I taught in the Air Force for eight years, and in civilian schools for another 22, and retired in 1998 after 30 years in a classroom. That’s not an unusual number, however; many civilian teachers spend their working lives in a classroom, and retire after 35 to 40 years.

However, my years in a classroom were quite different from those of many other teachers. Except for the hours spent with my beloved wife, Loretta, especially those spent up here after retirement, happy hours spent working to change a little two-story house in Pine into Lolly’s dream retirement home, my hours spent in the classroom were some of the most relaxed and quietly creative ones of my entire life.

Why? Well, I’ve asked myself that question many times, but it wasn’t until recently that I began to realize the answer: The answer is because of the genes I inherited from my mother, and — more importantly, I think — the example that she set for her four sons, of whom three out of four turned out as much like her as it is possible for sons to be like their mother.

Yes, Bill, Charlie, and I turned out very much like Mom. We were all imbued with the same attitude toward life that I saw in Mom from the very first day I was old enough to understand that people are not all alike.

What was Mom like? To put it simply, she accepted life as it was, and just got on with it without complaint; but at the same time she was determined to settle for nothing less than the best she could do in anything she did.

Daddy’s salary took a large cut when the Great Depression struck, so he and Mom lost the home they were paying on, including the refrigerator, washer, and gas range that were part of it; but nothing seemed to faze Mom. Settling for an old used icebox, a pair of deep washtubs, and an old coal stove, she kept an immaculately clean house, doing the washing by hand on a scrub board in one deep tub-like sink, rinsing them by hand in the other one, wringing them out by hand, carrying them up to the clotheslines at the top of the yard, and hanging them out to dry, even on winter days which froze them solid.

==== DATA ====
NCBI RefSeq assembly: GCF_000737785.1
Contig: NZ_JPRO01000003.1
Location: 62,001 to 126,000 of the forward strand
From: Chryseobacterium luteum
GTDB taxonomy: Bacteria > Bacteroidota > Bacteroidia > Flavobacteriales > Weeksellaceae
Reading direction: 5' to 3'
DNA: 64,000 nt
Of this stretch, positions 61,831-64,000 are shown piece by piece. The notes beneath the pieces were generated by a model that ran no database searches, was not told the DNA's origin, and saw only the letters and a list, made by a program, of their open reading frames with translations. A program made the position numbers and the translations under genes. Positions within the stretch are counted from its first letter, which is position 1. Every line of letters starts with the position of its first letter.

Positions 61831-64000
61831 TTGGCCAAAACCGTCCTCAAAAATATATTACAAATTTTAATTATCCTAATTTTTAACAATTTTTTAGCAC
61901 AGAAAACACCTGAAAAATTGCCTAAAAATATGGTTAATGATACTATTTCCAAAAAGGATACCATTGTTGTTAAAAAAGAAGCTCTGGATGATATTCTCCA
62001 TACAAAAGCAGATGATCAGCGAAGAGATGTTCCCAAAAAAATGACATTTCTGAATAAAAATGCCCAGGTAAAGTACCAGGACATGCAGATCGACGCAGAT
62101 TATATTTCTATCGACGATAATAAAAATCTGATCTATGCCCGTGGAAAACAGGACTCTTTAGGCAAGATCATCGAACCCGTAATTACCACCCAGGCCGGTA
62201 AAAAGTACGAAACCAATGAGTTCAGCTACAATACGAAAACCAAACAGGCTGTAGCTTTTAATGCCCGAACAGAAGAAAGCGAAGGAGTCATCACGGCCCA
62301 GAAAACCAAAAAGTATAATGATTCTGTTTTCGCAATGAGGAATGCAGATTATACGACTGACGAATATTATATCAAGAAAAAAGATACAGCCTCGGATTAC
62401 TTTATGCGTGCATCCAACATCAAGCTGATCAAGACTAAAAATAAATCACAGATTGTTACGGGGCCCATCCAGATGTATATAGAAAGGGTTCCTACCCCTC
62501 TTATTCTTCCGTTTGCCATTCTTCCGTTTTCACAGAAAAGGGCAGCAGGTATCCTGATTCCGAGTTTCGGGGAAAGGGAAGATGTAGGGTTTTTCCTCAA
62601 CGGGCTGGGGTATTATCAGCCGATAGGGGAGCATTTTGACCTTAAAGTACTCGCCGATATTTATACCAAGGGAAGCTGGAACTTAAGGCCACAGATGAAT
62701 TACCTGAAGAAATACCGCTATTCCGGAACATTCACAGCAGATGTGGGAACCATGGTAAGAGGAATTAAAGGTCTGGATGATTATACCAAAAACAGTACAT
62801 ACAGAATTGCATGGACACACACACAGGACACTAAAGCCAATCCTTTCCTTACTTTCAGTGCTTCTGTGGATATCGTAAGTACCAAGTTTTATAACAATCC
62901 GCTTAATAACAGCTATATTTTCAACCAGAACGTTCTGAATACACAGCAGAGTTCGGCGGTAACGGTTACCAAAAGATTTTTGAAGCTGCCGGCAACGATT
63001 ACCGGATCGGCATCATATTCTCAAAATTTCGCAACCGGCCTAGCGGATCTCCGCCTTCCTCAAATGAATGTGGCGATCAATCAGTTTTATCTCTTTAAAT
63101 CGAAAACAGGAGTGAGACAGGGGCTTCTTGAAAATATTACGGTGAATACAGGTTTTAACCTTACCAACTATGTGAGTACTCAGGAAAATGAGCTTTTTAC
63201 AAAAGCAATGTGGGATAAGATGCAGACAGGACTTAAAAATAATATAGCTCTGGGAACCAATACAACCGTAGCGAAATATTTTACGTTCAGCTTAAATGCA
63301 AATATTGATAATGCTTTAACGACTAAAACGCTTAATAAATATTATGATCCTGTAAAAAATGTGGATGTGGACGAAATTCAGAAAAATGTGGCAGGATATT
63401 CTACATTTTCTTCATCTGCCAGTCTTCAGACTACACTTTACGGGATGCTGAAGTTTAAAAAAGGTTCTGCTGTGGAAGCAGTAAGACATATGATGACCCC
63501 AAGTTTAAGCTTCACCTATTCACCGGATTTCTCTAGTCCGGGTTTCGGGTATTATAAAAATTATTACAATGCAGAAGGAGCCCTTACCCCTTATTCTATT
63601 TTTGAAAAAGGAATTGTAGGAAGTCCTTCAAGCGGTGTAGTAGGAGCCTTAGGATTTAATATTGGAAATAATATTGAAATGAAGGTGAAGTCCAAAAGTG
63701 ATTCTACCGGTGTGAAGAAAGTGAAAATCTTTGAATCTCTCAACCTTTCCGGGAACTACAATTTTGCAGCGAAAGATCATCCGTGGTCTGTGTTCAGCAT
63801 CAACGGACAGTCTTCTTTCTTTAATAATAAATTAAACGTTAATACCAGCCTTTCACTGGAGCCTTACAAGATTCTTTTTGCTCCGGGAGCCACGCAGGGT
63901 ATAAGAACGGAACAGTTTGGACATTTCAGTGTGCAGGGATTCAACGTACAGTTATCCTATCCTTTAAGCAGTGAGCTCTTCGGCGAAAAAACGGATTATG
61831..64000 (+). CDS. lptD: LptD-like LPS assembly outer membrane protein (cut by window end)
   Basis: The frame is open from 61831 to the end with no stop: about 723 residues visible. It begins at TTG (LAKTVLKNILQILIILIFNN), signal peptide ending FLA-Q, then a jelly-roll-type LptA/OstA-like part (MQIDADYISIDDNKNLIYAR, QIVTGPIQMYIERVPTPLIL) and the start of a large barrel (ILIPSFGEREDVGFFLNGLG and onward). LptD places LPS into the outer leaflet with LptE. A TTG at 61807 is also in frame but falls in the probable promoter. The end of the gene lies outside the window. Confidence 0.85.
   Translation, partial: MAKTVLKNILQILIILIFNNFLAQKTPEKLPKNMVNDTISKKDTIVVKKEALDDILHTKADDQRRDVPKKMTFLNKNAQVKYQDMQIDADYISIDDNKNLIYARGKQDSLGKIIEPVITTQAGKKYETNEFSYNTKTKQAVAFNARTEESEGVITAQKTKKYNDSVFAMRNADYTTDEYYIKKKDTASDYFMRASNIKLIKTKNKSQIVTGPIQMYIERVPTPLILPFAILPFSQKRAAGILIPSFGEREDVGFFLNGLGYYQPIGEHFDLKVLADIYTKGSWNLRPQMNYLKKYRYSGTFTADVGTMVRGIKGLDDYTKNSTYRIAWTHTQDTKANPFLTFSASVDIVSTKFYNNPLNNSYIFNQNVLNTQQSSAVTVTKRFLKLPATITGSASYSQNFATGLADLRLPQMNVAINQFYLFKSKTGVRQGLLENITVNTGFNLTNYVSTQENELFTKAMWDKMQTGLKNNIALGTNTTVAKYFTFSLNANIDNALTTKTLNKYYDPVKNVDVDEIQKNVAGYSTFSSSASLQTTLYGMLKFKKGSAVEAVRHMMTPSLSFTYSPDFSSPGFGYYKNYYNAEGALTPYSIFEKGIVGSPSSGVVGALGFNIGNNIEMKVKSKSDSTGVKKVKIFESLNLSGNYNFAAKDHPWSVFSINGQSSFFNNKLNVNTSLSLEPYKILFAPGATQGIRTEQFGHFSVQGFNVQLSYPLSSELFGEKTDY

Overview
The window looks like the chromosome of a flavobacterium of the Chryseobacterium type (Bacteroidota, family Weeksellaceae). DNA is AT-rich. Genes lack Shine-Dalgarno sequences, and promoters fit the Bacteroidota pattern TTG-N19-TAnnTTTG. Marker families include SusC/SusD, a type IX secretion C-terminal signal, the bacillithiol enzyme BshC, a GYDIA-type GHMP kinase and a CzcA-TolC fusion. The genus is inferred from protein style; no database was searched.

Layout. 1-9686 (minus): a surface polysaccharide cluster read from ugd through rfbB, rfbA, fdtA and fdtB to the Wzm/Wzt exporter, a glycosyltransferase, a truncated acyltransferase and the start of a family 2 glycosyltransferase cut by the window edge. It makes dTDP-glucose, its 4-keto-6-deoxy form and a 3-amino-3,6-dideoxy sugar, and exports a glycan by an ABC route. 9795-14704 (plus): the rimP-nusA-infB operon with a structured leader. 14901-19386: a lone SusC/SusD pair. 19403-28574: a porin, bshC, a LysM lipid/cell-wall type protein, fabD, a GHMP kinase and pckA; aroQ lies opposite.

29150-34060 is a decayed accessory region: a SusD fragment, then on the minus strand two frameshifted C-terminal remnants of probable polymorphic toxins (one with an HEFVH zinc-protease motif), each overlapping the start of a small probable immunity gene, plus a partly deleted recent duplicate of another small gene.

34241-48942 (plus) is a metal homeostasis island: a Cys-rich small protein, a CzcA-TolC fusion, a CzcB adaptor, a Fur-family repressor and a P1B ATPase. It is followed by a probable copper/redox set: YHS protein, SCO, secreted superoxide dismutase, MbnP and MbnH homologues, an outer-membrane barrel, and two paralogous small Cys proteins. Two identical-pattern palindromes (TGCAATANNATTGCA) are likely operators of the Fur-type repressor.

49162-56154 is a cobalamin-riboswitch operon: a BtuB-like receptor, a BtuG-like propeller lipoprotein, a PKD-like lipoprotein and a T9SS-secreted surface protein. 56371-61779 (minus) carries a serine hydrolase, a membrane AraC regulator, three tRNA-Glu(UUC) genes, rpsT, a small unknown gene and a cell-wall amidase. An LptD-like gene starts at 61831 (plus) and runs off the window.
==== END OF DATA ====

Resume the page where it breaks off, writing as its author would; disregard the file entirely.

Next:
Never in my life did I ever hear Mom grumble about the grim changes in her life, not even when daddy died just three years later and left her with four boys to raise. She never even so much as complained about the fact that the furnace for our rental was broken and we had to heat the house with the coal stove in the kitchen and a single carry around kerosene heater in the living room.

And guess what? All day long, as she worked, she sang. I can still hear her singing now. What a happy house that was!

Bill, Charlie, and I grew up with that role model before us, and copied it throughout our lives. Frank, next oldest after Bill, was no slouch when it came to quality work, but he was more like Daddy, who was competitive and ambitious. The result? Frank began his working career after World War II as a route salesman for Proctor and Gamble, and ended up as a multimillionaire vice president in the same company.

By contrast, Bill, Charlie, and I emulated Mom, focusing on doing a job well for its own sake, not for promotion or financial rewards.

Next week: Happy is as happy does.

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